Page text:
The answer to these questions is that the humans themselves are not actually employees, but commodities. As commodities, the algorithm assigns them a value based on the surplus they produce (or not, in this case), and utilises or terminates them accordingly. They are slaves, pure and simple.
Definitions are important here. Many people – including, it seems, the Doctor – believe capitalism to be a system of property ownership and accumulated capital, within which people themselves are basically commodities. This is a fundamental error and must be corrected here, not least because in our wider Western set of ideals – in which the individual is elevated over the collective – there is absolutely nothing more abhorrently counter-factual than the notion that slavery and capitalism are compatible.
What is capitalism? In purely functional terms, it is an economic arrangement in which the means of production and distribution are privately owned and operated for profit. More abstractly, capitalism is not really an “arrangement” at all, if we understand the word “arrangement” to imply intent. I say this because capitalism – unlike other systems yet devised by man – doesn’t require any form of central planned governance or organising principle (though it certainly benefits from the latter; e.g. currency), and can arise as the amalgamation of voluntary transactions that take place between free individuals.
Individuals. Voluntary. These two terms are the foundation of the entire capitalist ethos. To paraphrase Ayn Rand, “Capitalism is based on the recognition of individual rights, which entails the banishment of physical force from human relationships”. Why? Because “individual rights” are life, liberty, and property, and these can only be removed by forceful or coercive actions: murder, imposition, or theft. To remove or restrict any of these is to disrupt the conditions in which capitalism properly functions.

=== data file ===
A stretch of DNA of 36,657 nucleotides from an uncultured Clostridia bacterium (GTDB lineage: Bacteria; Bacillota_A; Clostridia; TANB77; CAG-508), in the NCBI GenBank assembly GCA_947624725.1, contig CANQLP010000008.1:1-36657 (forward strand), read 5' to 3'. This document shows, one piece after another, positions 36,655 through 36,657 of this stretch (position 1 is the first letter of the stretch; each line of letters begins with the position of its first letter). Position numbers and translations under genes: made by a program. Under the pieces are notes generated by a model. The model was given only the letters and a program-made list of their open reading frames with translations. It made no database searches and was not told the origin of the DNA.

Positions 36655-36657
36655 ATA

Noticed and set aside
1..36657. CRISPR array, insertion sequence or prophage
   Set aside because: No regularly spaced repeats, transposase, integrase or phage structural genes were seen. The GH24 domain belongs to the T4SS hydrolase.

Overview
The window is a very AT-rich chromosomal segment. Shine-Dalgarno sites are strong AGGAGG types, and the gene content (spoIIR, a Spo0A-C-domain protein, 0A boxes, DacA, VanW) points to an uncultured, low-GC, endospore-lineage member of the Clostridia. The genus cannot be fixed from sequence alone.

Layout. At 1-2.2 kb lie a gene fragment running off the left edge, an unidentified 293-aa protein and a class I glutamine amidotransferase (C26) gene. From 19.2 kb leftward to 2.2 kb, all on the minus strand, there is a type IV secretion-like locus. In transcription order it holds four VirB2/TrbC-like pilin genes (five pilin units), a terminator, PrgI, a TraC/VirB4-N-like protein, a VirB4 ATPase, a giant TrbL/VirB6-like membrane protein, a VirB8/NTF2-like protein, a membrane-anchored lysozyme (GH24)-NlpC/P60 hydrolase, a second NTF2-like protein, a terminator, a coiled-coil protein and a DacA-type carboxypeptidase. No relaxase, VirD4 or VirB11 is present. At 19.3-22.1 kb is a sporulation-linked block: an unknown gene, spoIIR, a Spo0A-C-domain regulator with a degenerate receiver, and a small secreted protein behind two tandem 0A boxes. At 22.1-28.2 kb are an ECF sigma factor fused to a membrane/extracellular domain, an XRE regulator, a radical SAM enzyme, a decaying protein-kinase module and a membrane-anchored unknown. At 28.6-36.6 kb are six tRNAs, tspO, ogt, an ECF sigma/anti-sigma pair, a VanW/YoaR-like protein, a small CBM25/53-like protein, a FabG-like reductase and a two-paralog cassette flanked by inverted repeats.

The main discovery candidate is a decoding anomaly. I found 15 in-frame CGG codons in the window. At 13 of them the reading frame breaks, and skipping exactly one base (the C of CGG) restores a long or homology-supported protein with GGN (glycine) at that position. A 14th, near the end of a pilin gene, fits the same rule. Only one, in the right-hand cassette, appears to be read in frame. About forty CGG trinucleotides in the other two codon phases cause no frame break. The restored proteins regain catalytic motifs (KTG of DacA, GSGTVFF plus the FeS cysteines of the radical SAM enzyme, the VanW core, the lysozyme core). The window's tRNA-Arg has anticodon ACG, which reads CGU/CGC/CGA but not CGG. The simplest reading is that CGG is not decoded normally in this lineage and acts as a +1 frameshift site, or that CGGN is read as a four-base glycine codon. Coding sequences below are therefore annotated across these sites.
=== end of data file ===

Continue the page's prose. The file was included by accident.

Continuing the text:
The Chaos Forge and its owners are not capitalist by any ethical measure, and the functions of their activities observably breach two of the three natural individual rights. The first, obviously, is life, as demonstrated by the executive command to turn the station’s workers into zombies.
The second is liberty, for the following reason: a human being is not a commodity, but her labour is. Her labour is a service she provides to an employer to generate capital, for which she is given a wage. That is a consensual relationship between two parties which most certainly cannot be broken by violating either side’s fundamental right to life.
Capitalism is a symptom of the individual freedom on which it depends. In its absence, capitalism ceases to be; the remaining economic functions would more appropriately be called corporate feudalism if there’s a human input, or the perfect economics computer simulation if there isn’t. This is an important distinction, and one the Doctor fails to make aboard the Chaos Forge.
In doing so, he also declares capitalism to be a “mistake”. Let’s drop the pretence, and see this comment for what it is: the populist opinion of the show’s writers, not the observation of an all-knowing alien being.
On the off-chance that Jamie Matheson or Mark Gatiss read this, may I point out the irony of opening an episode with a Star Trek quote, then passing final judgement on an economic system that has given cheap and easy access to technology that would’ve been considered too advanced and far-fetched for that franchise when it was released.
May I also point out that absolute poverty is at an historic low, falling rapidly and is predicted to be eradicated in under two decades, all because of capitalism? You may not be aware of that, but the Doctor most certainly would be. That you make him deliver an asinine, uninformed critique whilst physically blind is, I think, a rather apt metaphor for those who agree with the assessment he made.